When I was recovering from narcissistic abuse, many therapists and coaches asked me to look for my part in the dynamic.
While self-reflection and learning are essential, I also found it was very unhelpful to dive into it too early.
And the people taking this approach tend to lack an understanding of narcissistic abuse and the brain and trauma and tended to gravitate towards self-help.
Without understanding the brain, we can’t treat and heal narcissistic abuse and can often cause more distress and damage to people trying to recover from narcissistic abuse.
To support someone recovering from narcissistic abuse, we must first understand their stage of recovery.
I have developed four steps for dealing with narcissistic abuse, and different interventions are helpful at different stages.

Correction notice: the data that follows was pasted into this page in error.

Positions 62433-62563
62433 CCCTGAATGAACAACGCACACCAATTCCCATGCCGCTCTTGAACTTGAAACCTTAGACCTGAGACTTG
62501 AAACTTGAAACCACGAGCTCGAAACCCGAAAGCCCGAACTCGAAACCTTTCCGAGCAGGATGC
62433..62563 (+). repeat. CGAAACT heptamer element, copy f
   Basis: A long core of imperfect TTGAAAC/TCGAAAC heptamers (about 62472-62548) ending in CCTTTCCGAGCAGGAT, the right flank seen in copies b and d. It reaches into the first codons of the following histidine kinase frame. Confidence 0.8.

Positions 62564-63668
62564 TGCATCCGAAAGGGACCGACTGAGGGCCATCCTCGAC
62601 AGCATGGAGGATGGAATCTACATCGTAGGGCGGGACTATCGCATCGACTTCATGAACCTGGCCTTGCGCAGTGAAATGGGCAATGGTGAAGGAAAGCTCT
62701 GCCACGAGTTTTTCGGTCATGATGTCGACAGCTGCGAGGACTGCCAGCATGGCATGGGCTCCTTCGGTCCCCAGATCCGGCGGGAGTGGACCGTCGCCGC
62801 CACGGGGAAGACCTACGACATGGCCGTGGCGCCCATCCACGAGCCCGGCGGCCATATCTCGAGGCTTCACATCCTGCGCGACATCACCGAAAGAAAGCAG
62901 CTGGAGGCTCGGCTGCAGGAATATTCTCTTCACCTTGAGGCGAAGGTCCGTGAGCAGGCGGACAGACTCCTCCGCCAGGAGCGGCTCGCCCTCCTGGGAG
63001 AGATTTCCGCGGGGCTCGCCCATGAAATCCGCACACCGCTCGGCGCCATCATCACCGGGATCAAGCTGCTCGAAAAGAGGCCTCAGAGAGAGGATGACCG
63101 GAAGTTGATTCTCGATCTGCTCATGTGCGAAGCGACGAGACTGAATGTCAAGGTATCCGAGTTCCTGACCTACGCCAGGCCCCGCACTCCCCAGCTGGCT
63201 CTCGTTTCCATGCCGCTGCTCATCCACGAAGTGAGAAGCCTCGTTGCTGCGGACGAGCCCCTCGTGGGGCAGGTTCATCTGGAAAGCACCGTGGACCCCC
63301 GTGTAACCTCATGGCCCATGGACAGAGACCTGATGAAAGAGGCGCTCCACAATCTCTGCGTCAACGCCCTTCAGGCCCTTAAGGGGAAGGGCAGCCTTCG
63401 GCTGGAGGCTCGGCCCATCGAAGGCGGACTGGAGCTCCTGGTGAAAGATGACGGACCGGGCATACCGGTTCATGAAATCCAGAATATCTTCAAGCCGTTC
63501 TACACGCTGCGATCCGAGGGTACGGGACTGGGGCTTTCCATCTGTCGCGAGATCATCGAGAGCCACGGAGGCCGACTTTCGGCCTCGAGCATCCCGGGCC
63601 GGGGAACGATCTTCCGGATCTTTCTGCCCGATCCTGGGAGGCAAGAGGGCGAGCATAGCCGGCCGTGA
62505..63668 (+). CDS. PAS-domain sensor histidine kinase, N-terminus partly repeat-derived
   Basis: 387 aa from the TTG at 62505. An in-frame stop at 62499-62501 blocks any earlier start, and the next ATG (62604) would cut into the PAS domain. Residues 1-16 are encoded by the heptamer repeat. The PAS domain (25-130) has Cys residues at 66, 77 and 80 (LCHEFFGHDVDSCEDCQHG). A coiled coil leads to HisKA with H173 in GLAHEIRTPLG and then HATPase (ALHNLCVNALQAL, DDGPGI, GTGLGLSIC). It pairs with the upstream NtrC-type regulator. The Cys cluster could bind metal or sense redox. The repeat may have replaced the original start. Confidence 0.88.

Let’s look at the four steps
When an abuse survivor of narcissistic abuse has just been discarded, they are often in a state of shock, confusion, and denial.
There could also be disassociation, a trauma response linked to the freeze response, which is known to cause long-term trauma and distorted memory integration.
We can compare this to someone who just had a car crash.
They are sitting confused next to their car with blood on their hands and face and are in shock.
You would not go up to them and ask them what they can learn from this incident and their role in the car crash.
Or I hope you would not but presuming you are an emotionally intelligent human being; you would try to comfort them, make them feel safe, that they are not alone, and that help is on the way.
This is called co-regulation, where someone takes over and creates safety through social connection and taking over.
One becomes a parent to the survivor who feels helpless and in a freeze response for a short period.
All they need is to know help is coming, they are not alone, and everything will be ok.
That’s what a survivor of narcissistic abuse also needs when they have just been discarded.